Julie Chen ’09, asks each and the impulse to start the Open Meditaperson to rate his physical tion student group, or OM, which she runs and emotional well-being with Sara Johnson ’09 and Patrick Garlinger on a scale of one to 10, then ’09. Through meditation, says Chen, “we acleads all of them in a vari- quire a self-awareness to choose longer-term ety of exercises, including paths and actions that allow us to be of more mindfulness, mantra and service to the world.” deep concentration, in orChen and her fellow students are not der to achieve inner peace. alone. Lawyers in the United States and EuOver the years, medita- rope have begun embracing meditation in tion has quietly slipped out response to alarming increases in depresof the ashram and into the sion, alcoholism and suicide rates in the mainstream. Under Chen’s profession. The American Bar Association initiative, this stress-reliev- regularly organizes meditative retreats for ing routine is the newest students, lawyers and judges, and mandakind of practice studied at tory CLE credits can be earned by taking the Law School. part in meditation classes. The summer before she “The essence of the lawyer’s life is matriculated, Chen walked thought and consequences, and is almost into an East Village yoga entirely cerebral,” says Matthew Warner school to take part in her ’09, a weekly practitioner whose first expefirst serious meditation session, motivated rience with meditation was in one of Chen’s by a desire to understand herself a bit better. classes. “Meditation allows a break from “I had meditated before—that’s not the cor- the problems and conflict, allowing one to rect way to put it—I had sat before,” she said. acquire perspective and remember why he She emerged with a desire to practice daily, or she came to the law.” AUTUMN 2007 99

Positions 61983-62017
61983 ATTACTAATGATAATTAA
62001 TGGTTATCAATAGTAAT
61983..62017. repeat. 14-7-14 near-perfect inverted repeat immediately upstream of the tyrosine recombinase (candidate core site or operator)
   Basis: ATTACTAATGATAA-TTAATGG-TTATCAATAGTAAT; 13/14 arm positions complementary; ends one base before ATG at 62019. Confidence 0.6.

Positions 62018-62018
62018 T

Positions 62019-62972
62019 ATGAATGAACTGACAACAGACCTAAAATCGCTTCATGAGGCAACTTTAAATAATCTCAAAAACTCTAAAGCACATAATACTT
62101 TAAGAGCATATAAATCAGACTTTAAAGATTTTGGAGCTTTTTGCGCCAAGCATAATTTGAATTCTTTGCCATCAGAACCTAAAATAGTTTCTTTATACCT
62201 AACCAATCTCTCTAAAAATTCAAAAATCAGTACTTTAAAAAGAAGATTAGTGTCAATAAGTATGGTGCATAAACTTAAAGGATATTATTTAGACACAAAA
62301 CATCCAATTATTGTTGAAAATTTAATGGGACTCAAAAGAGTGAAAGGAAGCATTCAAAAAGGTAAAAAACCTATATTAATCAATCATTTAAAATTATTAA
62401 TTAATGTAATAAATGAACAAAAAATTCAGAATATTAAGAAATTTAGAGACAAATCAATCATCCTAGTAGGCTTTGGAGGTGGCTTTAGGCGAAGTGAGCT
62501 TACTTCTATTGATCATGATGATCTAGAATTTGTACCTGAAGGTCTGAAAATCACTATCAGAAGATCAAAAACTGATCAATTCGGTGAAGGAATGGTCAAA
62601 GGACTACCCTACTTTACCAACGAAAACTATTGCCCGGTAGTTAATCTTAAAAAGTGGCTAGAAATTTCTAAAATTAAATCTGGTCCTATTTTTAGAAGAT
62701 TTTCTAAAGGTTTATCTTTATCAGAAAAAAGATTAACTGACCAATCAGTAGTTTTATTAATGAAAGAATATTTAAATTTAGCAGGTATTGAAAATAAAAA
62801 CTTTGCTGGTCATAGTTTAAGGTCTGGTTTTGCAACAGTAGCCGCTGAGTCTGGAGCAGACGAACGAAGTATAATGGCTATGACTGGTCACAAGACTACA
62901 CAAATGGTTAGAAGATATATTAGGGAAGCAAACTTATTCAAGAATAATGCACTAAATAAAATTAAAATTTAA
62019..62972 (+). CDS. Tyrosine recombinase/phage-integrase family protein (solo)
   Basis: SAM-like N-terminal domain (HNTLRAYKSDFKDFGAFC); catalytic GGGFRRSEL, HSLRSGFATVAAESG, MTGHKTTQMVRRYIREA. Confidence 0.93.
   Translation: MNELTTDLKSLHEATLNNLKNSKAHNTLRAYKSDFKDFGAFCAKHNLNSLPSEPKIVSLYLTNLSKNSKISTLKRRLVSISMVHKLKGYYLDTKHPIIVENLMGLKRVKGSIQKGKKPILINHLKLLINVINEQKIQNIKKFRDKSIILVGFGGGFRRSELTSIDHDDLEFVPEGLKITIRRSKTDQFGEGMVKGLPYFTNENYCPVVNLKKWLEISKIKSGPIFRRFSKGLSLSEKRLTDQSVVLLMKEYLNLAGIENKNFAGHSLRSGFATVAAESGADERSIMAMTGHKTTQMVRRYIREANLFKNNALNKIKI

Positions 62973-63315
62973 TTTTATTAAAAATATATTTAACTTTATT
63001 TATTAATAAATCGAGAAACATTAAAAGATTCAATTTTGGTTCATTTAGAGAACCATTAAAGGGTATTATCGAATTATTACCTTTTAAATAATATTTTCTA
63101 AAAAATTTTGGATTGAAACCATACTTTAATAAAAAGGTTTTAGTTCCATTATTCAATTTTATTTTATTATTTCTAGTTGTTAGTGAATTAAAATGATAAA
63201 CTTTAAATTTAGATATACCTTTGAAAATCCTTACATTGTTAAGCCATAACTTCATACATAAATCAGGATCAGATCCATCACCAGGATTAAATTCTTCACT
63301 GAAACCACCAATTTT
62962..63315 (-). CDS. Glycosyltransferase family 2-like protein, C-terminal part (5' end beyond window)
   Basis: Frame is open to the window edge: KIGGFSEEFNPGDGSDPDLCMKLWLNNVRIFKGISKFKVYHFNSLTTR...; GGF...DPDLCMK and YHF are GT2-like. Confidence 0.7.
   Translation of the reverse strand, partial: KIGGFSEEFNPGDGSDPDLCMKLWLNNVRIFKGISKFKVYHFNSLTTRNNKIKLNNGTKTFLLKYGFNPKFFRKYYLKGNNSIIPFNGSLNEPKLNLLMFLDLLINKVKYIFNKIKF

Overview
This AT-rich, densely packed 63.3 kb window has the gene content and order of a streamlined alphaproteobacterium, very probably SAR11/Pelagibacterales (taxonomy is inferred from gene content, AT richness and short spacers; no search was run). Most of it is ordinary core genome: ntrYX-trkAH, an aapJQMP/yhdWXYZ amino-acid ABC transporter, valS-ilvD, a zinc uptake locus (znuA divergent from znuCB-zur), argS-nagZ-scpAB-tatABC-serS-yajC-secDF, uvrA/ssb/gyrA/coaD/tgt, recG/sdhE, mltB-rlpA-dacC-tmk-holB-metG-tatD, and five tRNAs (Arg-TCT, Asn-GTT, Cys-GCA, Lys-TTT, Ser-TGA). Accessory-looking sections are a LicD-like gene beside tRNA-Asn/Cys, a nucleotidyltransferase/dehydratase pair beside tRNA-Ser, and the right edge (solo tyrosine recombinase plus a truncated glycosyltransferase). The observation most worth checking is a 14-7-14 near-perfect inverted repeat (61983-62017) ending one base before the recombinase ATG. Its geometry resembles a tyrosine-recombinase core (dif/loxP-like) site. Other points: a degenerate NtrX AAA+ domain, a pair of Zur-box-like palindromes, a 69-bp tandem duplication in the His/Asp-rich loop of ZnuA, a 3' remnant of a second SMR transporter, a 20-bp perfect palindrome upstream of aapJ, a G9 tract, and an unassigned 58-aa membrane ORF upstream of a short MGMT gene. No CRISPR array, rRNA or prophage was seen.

Students Get Funds to Spring Into Action During Break imi franke ’08 calls her first semester of law school a “total daze,” but nonetheless mustered the energy by the end of the year to focus her attention on those in need. “I couldn’t believe I hadn’t done anything to address the issues our country was facing after Hurricane Katrina,” said Franke, who as an undergraduate ran Vanderbilt University’s alternative spring break. With 400 students traveling to multiple countries annually, it is Vanderbilt’s largest student-run organization. Franke contacted fellow members of Law Students for Human Rights (LSHR), who in turn directed her to the Student Hurricane Network (SHN), a national organization formed by law students to address the aftermath of Katrina. With SHN’s assistance, Franke spearheaded a trip to the area in March 2006 during the Law School’s spring break. Thirty students—eight were sent to Gulfport, Mississippi, and the rest to New Orleans— worked with a total of nine local organizations, pitching in on such pressing matters as the repair and demolition of storm-damaged homes, the preparation of written testimony for the New Orleans City Council on urgent local issues and the monitoring of eviction proceedings in Mississippi. The trips were so successful that Franke contacted Assistant Dean Deborah Ellis ’82, the head of the Public Interest Law Center (PILC), to see how she could make it an annual project. The two worked together to launch a permanent Alternative Spring Break (ASB) program and to petition the Law School for funding. The arrangement they struck makes LSHR